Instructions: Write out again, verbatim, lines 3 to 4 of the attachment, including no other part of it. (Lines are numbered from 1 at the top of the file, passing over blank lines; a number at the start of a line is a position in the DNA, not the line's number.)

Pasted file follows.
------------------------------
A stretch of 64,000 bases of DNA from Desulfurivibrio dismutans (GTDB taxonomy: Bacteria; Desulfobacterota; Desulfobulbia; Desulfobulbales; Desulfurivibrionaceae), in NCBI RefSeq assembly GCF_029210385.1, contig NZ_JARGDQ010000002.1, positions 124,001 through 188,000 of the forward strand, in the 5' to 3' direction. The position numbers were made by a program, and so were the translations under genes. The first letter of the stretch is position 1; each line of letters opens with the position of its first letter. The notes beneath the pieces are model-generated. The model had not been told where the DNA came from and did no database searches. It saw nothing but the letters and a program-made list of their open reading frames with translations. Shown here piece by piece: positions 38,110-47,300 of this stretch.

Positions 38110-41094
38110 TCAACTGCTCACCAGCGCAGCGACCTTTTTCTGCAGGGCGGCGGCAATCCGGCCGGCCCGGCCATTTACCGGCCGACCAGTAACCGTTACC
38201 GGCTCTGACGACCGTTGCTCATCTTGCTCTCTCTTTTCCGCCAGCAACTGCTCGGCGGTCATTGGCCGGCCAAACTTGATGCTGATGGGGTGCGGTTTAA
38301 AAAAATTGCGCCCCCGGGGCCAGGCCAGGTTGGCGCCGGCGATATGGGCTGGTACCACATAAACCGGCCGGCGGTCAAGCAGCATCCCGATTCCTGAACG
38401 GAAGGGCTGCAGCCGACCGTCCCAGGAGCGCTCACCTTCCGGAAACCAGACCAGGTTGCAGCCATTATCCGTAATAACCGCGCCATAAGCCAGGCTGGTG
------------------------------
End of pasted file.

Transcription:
38110 TCAACTGCTCACCAGCGCAGCGACCTTTTTCTGCAGGGCGGCGGCAATCCGGCCGGCCCGGCCATTTACCGGCCGACCAGTAACCGTTACC
38201 GGCTCTGACGACCGTTGCTCATCTTGCTCTCTCTTTTCCGCCAGCAACTGCTCGGCGGTCATTGGCCGGCCAAACTTGATGCTGATGGGGTGCGGTTTAA